What distinguishes Imago Relationship Therapy from other types of therapy it that it provides an immediate, positive impact on relationships and tools to manage conflict in a way that feels safe and supportive. Imago consists of several important principles: we are born in relationship, wounded in relationship, and heal in relationship. In addition, we find ourselves attracted to someone who fits an unconscious profile of our primary caregivers and our lost parts.
Imago also stresses the idea that conflict with our partner is good because it presents us with an opportunity to grow, heal, and develop compassion. How a couple manages conflict is the key to everlasting love. The Imago intentional dialogue, a therapeutic tool, shifts the conversation away from blame, shame and criticism, into mutual support and understanding. A couple learns that all people make sense all of the time if we listen long enough.
Imago tenants are also helpful for those of us who are single. Imago invites singles to do some self-growth work, while possibly feeling broken-hearted, wanting a new relationship, or wanting to restore love in your relationship. We can all relate to feeling despair, disillusionment, and disappointment in love. Whatever your heartbreak, whatever your history, you can learn about what you need to know and what you can do to greatly improve your chances for finding and keeping love!
Imago gives us all something to think about, as it offers an enlightening perspective on being single. Singlehood needs to be accepted, understood, and encouraged. Singlehood is a time to explore life and people, learn who we are, take responsibility for ourselves, and identify our desires and needs. Singleness can be beneficial what ever your age. It is a time for healing, re-establishing priorities, becoming happy with yourself, developing friends and interests, possibly going to therapy, and learning how to live and care for yourself. In addition, singlehood is a stage in your growth, and when you successfully work through this stage, then you are ready to be in a long-term, committed relationship. It’s then that you will know yourself, be able to be intimate, and can take on the responsibilities of partnership.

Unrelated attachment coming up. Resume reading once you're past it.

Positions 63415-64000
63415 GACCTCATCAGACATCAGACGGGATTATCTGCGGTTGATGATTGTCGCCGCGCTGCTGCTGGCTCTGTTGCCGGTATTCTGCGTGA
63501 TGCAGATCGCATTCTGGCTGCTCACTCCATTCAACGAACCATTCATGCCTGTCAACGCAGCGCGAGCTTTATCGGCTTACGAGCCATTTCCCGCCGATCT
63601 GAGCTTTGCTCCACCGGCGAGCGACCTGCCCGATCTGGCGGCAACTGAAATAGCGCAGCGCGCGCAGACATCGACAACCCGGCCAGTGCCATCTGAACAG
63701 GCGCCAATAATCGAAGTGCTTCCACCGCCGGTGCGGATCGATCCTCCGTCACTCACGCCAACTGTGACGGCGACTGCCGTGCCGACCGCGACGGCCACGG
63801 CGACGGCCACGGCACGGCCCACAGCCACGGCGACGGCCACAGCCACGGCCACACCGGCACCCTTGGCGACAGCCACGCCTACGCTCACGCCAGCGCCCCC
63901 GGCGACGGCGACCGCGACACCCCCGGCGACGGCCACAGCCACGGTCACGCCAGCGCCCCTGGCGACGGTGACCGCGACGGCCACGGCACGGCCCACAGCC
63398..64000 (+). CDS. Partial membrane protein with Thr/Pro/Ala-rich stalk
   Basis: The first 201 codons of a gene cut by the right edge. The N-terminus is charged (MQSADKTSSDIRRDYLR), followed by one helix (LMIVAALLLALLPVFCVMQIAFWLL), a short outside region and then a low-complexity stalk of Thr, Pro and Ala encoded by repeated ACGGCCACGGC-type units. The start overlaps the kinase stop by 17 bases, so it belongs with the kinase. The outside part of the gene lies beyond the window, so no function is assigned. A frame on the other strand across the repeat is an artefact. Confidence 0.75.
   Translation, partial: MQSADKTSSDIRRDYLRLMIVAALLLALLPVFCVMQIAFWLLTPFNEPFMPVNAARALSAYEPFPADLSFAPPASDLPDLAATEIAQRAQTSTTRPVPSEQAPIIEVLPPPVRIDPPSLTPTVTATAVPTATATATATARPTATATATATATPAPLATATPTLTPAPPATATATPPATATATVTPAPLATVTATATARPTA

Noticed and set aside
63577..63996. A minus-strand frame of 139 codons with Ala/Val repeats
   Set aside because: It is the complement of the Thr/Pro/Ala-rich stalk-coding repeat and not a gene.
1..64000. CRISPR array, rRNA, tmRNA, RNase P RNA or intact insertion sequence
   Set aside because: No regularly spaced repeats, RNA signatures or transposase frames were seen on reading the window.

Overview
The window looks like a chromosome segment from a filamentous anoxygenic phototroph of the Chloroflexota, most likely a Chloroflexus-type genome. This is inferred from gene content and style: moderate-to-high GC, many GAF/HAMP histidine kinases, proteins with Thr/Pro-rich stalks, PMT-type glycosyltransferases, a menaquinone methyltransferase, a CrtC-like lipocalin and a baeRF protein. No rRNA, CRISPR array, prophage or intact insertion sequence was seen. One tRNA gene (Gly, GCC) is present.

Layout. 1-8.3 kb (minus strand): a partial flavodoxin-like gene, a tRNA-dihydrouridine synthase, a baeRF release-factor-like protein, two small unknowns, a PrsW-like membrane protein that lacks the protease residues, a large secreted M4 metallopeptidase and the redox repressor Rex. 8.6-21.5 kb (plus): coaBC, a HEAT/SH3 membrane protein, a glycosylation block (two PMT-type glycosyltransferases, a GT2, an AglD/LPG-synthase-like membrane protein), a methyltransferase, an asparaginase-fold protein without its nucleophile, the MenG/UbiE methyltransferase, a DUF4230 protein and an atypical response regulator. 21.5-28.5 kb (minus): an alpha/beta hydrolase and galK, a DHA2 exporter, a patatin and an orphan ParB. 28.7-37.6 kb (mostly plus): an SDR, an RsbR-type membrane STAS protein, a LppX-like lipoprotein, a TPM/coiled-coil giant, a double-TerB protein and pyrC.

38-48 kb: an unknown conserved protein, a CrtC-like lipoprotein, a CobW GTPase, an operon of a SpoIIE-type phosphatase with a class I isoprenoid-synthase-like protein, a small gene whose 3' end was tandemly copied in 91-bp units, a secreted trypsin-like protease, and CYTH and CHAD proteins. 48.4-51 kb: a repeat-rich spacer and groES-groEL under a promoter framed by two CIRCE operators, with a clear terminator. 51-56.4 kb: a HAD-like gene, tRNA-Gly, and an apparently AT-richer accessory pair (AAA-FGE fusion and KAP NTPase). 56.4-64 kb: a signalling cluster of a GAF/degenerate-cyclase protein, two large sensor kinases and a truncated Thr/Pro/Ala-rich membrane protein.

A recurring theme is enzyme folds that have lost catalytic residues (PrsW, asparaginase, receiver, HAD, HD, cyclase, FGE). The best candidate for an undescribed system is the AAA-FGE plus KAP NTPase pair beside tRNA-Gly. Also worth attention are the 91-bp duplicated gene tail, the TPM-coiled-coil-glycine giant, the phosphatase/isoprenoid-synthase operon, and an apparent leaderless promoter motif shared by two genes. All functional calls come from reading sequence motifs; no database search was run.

Culturally and historically, having long years of singlehood is a relatively new social standard. There has been and currently is pressure to get married, and many people go from childhood straight into marriage. So it makes sense that it’s hard to know how to use singlehood well. Some of us struggle with the reality that we married too young, before getting to know ourselves as a single person, and without a clear sense of direction and what we want in life. This perspective helps you understand why you either haven’t found partnership or have experienced failed attempts in relationships. We need to authenticate singlehood as a part of our culture and educate singles of the purpose and benefits of this time of life.
So, why do most single people want to marry when the divorce rate is so high? Also, lots of people can be satisfied with the single life, and even lead an ideal single life. Singleness can be a choice, for example, if you don’t want to give up certain things and are worried that you would have to by being in a relationship. On the other hand, you can be single by default due to experiencing hurt in the past or repeatedly running into the same problems. You may conclude that your childhood scars continually affect your current relationships, so you’re better off alone. Research supports that there is a human need for relationship: singles as compared to those in relationship demonstrate more of a overall health decline, a higher likelihood of depression, a weaker immune system, a shorter life expectancy, have more difficulty in the work place, and don’t manage crisis as well. A key Imago principle states that human beings have an unconscious yearning for partnership. Relationship is essential for our fulfillment, to feel whole, and we all have an innate powerful desire for committed relationship.